Bains said that by giving researchers better facilities to work in the flow of new ideas and products into the economy — a process called commercialization in bureaucratese — will be quickened.

That, in turn, will create new jobs for the middle class the Trudeau government has promised to support.

"Our government has been very clear that we want to grow the economy and help the middle class. This particular investment speaks to our commitment to grow the economy through innovation," Bains said in an interview. "We believe post-secondary institutions play a key role in that.

"It's about innovation and economic development and commercialization and science and research and creating good quality jobs," Bains added. "This is a $2-billion commitment that will help create good quality jobs and stimulate the economy."

McMaster president Patrick Deane said the new program will help.

Discovering new products and ideas, and then getting them out into the market, can be very expensive, Deane said.

"What's wonderful about this initiative is it will support work that crosses the boundary between academic work and commercialization," he said. "Research is always expensive and the facilities in which it has to be conducted are very costly. This is a great shot in the arm for a university like this, one which derives much of its prestige and standing from the research that happens here."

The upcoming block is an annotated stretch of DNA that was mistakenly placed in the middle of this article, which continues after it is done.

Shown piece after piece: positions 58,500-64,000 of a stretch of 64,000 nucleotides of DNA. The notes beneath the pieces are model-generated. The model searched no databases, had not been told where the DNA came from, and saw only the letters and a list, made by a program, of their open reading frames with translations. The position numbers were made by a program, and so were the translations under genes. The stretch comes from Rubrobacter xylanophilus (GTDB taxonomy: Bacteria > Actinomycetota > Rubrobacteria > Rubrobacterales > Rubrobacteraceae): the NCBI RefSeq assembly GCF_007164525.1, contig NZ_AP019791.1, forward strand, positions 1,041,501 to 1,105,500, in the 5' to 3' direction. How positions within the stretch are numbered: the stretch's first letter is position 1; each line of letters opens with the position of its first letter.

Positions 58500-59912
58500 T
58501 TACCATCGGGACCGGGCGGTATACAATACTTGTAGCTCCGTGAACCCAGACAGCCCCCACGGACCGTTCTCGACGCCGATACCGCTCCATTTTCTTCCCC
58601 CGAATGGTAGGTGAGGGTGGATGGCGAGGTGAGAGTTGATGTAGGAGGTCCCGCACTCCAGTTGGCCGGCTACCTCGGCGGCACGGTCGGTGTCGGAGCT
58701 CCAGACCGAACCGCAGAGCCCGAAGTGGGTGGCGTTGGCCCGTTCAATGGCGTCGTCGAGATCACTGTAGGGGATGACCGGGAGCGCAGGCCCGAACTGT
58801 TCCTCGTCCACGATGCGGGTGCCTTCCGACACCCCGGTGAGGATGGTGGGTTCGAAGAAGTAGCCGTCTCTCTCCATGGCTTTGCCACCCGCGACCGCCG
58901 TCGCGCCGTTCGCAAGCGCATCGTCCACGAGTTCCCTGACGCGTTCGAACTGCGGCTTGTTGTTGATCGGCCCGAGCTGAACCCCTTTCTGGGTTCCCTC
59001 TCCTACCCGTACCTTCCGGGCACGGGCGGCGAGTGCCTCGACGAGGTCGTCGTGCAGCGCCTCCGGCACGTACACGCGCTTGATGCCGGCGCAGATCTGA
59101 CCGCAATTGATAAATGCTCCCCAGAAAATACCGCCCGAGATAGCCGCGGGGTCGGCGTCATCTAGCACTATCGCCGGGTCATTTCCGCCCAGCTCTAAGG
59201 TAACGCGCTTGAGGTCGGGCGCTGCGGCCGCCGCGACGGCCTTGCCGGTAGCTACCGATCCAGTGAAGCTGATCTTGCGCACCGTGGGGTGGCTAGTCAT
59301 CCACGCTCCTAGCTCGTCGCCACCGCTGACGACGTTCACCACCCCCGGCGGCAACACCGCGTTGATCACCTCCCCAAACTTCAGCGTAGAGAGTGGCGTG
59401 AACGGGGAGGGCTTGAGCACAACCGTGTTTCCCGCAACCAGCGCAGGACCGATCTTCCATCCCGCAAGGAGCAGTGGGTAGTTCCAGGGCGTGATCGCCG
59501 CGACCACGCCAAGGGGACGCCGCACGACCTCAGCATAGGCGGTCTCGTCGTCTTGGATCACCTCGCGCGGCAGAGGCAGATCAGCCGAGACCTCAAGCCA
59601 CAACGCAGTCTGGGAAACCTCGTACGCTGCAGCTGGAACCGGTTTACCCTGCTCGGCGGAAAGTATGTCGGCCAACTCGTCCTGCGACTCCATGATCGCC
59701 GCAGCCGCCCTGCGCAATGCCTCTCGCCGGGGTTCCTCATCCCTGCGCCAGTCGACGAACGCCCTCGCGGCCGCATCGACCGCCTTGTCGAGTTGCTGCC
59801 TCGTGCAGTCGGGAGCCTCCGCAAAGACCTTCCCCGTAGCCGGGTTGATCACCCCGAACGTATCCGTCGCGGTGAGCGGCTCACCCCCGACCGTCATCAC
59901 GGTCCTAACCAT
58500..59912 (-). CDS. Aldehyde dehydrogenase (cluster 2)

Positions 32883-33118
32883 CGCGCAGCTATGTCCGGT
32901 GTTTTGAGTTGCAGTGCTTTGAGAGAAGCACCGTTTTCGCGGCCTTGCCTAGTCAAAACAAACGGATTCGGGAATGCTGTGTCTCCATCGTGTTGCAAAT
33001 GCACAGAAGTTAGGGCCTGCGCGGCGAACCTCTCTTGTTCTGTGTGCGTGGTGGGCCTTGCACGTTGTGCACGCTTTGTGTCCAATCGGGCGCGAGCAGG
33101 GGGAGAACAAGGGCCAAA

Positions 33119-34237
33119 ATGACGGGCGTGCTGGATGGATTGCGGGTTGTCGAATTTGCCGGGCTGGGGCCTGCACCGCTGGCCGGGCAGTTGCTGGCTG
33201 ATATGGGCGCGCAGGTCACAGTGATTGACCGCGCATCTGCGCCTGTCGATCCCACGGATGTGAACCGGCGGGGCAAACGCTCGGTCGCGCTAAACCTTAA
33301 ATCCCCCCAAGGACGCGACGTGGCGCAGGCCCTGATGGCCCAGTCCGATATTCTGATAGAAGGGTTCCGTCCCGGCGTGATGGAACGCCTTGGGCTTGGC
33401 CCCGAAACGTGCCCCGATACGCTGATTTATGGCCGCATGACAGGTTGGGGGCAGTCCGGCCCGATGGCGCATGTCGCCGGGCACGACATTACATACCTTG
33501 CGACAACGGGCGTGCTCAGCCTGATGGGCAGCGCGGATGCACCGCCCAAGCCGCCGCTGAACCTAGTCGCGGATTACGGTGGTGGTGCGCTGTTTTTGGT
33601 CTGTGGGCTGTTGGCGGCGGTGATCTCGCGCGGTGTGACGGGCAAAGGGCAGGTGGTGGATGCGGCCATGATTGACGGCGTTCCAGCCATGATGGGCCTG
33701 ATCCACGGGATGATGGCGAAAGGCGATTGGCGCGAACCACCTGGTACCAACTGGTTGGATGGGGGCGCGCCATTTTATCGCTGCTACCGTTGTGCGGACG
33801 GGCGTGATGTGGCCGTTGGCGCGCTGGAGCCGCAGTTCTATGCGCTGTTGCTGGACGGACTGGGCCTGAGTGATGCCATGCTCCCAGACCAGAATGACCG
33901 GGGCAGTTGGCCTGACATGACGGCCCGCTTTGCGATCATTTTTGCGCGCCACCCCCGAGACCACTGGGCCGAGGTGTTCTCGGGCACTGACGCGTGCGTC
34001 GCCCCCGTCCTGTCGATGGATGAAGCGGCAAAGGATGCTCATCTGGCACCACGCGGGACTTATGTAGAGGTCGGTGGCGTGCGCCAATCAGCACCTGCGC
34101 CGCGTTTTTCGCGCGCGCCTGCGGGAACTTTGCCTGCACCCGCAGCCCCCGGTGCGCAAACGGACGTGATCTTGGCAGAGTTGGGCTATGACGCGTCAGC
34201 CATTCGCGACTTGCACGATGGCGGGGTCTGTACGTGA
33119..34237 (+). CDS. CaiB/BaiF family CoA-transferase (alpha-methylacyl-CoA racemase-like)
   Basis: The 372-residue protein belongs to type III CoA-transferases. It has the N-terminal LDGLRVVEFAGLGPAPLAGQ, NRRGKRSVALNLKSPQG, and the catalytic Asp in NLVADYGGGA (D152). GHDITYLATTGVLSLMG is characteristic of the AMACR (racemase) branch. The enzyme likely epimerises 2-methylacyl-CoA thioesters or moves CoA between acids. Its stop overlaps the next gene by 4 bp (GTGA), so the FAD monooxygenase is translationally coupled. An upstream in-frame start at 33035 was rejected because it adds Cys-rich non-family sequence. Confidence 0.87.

While specific projects for the new fund haven't been decided yet, Deane said proposals in areas such as materials research, biomedical studies, infectious diseases and aging are high on the list of likely submissions.

"This is all work that is explicitly to be of benefit to the economy and Canadian society more broadly," he said. "It's too early to say in what area we will make proposals, but I think it's safe to say it will be in an area of research that has considerable potential for commercialization."

McMaster does about $310 million worth of sponsored research a year.

The new fund will finance up to half the cost of approved projects. It is in addition to the government's 10-year, $120-billion infrastructure and stimulus program. A third of the fund is reserved for community colleges to support training initiatives.

Bob Bratina, Liberal MP for Hamilton East-Stoney Creek, welcomed the new support.

"It's fair to say McMaster has lots ready to go," he said. "The potential is huge. From my own selfish point of view, I'd like to see some emphasis on steel and the advancement of steel technologies that will enable us to continue to be sustainable as a steel producer."

The deadline for submitting new proposals for the new fund is May 9 for projects to be completed by April 30, 2018.

Filomena Tassi, MP for Hamilton West-Ancaster-Dundas, also saw it as an important boost to job creation.

"The potential of the research from McMaster and Mohawk and the innovation potential is huge," she said. "Investing here ultimately will create jobs."

sarnold@thespec.com

905-526-3496 | @arnoldatTheSpec